With your Challenge designed and your plan in place, it’s time to put out the call for ideas. To make sure that you get ideas from all different types of people – you need to be intentional with your outreach plan and communication tactics.

Communications and Outreach

Part of the reason why participatory grantmaking works so well is that the same people you want to engage with your program are a part of its creation and therefore feel ownership over the work you’ve done together. This method makes outreach a continuous part of the Challenge process rather than additive. You’ve been building community buy-in since you began the conversation at the Roundtables, interviews, and with your advisor committee. Now is the time to double down on the relationships built and work the connections to bring in as many applicants as possible.

Make an Outreach Plan

To get a swell of applications, you need to be intentional about getting the word out there and making sure it’s shared through multiple outlets to reach lots of different people. Below are a few ways to get the word out:

  • Really think about where you hang posters and challenge yourself to get outside of the usual places, and into areas where you might reach someone new. Having outreach coordinators who are from the community you are trying to engage makes this easy.
  • Distribute postcards to partnering organizations, places where the people you want to apply spend time, and give them to your advisory committee to share with their networks.
  • Present at local community groups and neighborhood meetings.
  • Promote the Challenge through traditional media outlets, TV, radio, etc.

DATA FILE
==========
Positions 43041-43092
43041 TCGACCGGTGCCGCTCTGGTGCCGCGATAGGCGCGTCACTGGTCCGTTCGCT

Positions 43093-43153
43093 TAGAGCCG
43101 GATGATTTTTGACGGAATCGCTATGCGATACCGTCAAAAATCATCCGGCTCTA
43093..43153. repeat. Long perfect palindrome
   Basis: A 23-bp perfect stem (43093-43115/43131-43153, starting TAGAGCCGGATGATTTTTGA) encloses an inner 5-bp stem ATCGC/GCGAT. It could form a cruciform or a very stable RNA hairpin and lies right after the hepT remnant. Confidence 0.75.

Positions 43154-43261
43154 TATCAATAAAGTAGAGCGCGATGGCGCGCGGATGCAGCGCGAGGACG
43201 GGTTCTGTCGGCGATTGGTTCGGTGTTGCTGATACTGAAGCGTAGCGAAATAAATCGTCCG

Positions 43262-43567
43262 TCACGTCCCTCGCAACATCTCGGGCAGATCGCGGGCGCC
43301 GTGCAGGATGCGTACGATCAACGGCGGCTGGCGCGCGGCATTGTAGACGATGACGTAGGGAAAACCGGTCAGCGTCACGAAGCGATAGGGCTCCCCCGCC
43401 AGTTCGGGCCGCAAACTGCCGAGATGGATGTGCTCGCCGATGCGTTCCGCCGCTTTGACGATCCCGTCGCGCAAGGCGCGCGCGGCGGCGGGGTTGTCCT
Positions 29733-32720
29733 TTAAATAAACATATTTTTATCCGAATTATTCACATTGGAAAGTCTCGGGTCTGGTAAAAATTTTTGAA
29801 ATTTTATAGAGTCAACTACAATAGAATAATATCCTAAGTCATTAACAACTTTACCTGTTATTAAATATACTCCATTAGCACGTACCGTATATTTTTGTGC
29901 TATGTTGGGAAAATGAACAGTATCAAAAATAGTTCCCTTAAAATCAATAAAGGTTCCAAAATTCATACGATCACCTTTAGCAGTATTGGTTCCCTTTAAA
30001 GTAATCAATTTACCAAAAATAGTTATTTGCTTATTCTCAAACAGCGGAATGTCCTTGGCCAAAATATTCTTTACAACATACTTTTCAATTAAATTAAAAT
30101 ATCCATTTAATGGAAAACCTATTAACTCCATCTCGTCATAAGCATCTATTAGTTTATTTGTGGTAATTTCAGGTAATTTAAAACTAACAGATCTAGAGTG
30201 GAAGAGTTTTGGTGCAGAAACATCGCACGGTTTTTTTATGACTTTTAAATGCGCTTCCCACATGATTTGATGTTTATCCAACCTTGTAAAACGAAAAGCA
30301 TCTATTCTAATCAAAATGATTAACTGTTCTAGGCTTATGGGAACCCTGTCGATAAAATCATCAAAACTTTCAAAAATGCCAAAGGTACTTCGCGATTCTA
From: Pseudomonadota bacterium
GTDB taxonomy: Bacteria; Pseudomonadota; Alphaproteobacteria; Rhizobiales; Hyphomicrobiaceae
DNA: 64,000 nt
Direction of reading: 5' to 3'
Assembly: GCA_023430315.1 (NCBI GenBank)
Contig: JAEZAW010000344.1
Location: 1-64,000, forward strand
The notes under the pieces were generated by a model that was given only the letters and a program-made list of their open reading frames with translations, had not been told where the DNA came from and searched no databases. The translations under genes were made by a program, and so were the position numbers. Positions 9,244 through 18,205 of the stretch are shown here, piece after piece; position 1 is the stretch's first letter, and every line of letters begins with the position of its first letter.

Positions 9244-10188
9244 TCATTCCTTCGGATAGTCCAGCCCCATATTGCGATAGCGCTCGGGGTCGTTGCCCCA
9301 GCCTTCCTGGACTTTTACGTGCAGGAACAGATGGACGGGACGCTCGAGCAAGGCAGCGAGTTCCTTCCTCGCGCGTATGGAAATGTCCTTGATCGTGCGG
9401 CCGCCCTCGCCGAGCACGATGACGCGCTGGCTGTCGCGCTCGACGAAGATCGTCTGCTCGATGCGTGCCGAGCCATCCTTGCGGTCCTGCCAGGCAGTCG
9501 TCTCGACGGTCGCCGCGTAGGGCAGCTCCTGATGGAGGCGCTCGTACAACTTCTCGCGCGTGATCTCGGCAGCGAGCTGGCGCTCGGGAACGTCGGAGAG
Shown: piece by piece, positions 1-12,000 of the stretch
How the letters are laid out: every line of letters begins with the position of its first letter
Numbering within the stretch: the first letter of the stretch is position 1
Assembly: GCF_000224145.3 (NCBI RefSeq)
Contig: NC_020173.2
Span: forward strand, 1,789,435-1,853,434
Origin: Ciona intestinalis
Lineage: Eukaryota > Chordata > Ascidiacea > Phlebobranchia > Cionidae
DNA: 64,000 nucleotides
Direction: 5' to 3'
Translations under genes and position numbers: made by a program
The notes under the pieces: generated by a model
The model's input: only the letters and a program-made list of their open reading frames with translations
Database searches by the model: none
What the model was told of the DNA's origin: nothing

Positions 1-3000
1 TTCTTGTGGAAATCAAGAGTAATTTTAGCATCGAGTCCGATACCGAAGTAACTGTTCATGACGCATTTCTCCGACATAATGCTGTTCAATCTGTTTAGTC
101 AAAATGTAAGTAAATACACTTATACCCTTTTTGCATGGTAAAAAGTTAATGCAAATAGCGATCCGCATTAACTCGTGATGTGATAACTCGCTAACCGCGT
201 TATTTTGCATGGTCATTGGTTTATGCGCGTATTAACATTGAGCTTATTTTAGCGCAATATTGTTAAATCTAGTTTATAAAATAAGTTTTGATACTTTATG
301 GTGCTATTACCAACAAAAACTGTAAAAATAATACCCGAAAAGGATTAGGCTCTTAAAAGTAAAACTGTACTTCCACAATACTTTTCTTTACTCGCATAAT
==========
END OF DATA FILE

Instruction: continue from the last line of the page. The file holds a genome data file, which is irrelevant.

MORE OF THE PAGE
• Send out a Press Release.
  • Have your advisory committee and stakeholder lists share the Challenge with their audiences through a personal invitation to apply. Ask them to think of at least five specific people who they think might have a good idea and personally encourage them to complete an application.
Make a Communications and Social Media Plan

Your plan should include ways to drum up excitement in the weeks leading up to the kickoff event, inviting and sharing the application throughout the entire month they are open, and celebrating the winning projects in the weeks that follow. Check out this Communications Plan as an example.

Get Applications
Open Applications

We typically keep applications open for one month and leave space to extend the deadline by a week or so if we need to. We found that most people apply at the last minute, so don’t get too worried if the application number seems low for most of the month. We put our applications online via Submittable, have paper copies available at our office, and a printable PDF version of the Challenge Application on our website as well.

Office Hours

Once a week, we dedicate an hour or two for people to drop by with questions on their applications. Since we have a panel of community judges (rather than Causeway doing the judging), we are able to give honest feedback to applicants and help them improve their idea and their application. Consider the location you host your office hours. It can be a good idea to host the sessions in a different part of town that might be more convenient for residents that would consider applying.


Select the Winning Projects

The advisor committee that you’ve been communicating with from the beginning becomes your judging panel. We usually try to have about 10-12 people on board, making sure that they represent every facet of the community you are working in. The number of judges and the process you use here is up to you, but as an example, this is how we do it:

  • All judges score the applications independently. They have one week after the applications close to judge and submit their scores online. We use Submittable and this Judging Rubric. So that each application is judged fairly, we also ask that judges opt-out when they have a conflict of interest with one of the applicants. It can get tricky in close-knit communities. Simply knowing an applicant may not be a conflict of interest, but, if the applicant is a close friend, family member, employee, or coworker, the judge should recuse themselves from scoring that application. It will not hurt their overall average. In Submittable, you can also hide the applicant's name and demographic information to reduce bias.